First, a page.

Trade union Solidarity has obtained an urgent court interdict forcing the South African Police Service (SAPS) to disclose information about its non-statutory forces (NSF) members earmarked for promotion as part of an alleged secret human resources project.
They include former members of the ANC’s military wing, Umkhonto weSizwe (MK) and the Pan Africanist Congress’ former military wing, the Azanian People’s Liberation Army (Apla).
Solidarity special projects coordinator Renate Barnard said the union had to approach the court after it became clear that the SAPS was going ahead with the unconstitutional promotion of 628 MK members to the exclusion of 150 000 other professional SAPS members.
She added that the court had issued an order to this effect on this matter in April, but the SAPS ignored it.
“The interdict now forces the SAPS to make all information available to Solidarity within 60 days.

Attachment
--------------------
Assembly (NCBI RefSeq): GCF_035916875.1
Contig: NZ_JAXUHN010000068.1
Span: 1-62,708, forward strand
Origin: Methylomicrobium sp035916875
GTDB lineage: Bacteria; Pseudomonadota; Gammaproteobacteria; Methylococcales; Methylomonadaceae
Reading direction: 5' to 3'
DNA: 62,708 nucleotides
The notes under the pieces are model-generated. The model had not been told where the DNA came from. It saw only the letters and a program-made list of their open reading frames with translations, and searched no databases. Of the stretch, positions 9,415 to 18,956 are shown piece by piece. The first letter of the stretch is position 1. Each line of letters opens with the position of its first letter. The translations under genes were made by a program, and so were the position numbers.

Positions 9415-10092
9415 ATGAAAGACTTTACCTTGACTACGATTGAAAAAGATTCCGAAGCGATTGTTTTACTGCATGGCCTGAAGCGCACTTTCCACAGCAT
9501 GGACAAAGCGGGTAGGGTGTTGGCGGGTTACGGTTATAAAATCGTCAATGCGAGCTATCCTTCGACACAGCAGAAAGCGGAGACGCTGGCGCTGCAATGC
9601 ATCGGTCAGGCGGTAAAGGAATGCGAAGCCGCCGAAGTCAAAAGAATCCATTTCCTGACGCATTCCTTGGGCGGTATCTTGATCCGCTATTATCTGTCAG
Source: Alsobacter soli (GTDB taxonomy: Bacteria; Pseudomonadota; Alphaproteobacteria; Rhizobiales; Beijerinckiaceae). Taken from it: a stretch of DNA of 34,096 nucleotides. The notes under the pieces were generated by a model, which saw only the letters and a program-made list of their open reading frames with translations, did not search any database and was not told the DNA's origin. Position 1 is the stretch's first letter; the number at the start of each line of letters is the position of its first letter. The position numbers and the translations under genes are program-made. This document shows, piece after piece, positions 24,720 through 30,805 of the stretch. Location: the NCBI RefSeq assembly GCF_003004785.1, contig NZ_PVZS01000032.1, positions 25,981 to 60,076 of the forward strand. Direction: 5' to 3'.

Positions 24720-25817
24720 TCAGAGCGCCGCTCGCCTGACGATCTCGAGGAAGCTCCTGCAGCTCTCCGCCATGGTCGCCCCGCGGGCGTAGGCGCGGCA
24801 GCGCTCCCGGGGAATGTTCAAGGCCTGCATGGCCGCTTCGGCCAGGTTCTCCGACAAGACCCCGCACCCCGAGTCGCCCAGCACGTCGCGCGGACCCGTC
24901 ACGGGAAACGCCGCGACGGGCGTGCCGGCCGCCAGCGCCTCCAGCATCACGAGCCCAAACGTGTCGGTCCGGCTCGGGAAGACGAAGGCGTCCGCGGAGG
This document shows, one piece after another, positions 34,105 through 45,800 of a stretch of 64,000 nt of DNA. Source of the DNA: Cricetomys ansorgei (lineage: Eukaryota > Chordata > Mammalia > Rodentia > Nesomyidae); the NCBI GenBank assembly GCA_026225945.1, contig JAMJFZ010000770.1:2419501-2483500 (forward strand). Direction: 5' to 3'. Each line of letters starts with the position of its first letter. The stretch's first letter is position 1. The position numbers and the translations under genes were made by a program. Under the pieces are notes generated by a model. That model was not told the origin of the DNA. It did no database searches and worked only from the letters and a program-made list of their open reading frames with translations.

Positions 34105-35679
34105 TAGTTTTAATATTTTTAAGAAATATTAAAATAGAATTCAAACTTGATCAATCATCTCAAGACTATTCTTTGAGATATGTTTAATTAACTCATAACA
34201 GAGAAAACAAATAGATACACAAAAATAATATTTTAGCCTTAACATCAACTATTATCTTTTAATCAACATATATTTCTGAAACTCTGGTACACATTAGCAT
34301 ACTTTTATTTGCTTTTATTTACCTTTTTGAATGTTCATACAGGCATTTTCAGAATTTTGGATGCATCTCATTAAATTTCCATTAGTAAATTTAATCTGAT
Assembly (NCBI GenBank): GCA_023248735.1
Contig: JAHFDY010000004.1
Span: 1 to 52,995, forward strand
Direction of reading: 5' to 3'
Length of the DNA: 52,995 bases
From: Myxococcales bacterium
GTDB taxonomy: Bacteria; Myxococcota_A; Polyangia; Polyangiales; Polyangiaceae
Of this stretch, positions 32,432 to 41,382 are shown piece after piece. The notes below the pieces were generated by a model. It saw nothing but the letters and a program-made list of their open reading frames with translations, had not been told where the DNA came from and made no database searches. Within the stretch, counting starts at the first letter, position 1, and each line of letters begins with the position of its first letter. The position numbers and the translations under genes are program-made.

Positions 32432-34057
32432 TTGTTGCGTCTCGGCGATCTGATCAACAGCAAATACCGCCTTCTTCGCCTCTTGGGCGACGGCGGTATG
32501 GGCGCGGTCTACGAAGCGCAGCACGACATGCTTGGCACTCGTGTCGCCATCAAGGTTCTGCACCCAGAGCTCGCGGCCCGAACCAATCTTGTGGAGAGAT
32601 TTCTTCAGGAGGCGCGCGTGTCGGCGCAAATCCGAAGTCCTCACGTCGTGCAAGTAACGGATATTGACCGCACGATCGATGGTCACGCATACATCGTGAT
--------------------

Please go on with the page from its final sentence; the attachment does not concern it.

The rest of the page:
“Furthermore, all promotions associated with the NSF project are suspended. However, normal promotion processes and the promotion of the other members of the police service are not affected by this interdict,” she said.
Barnard described the ruling as a victory for Solidarity because police management’s actions had made it clear that they intended to go ahead with the promotion of NSF members unlawfully.
“This interdict is a major breakthrough in our fight to protect thousands of professional, career-driven SAPS members against this unlawful and discriminating project that would have been detrimental to their future,” Barnard said.
The union would study the information provided by SAPS in terms of the court order to ensure it was in a position to protect and promote its members’ interest and rights.
“We are convinced the reason SAPS failed to honour the court order to disclose information about the secret project has to do with the fact that it is unconstitutional and unlawful.”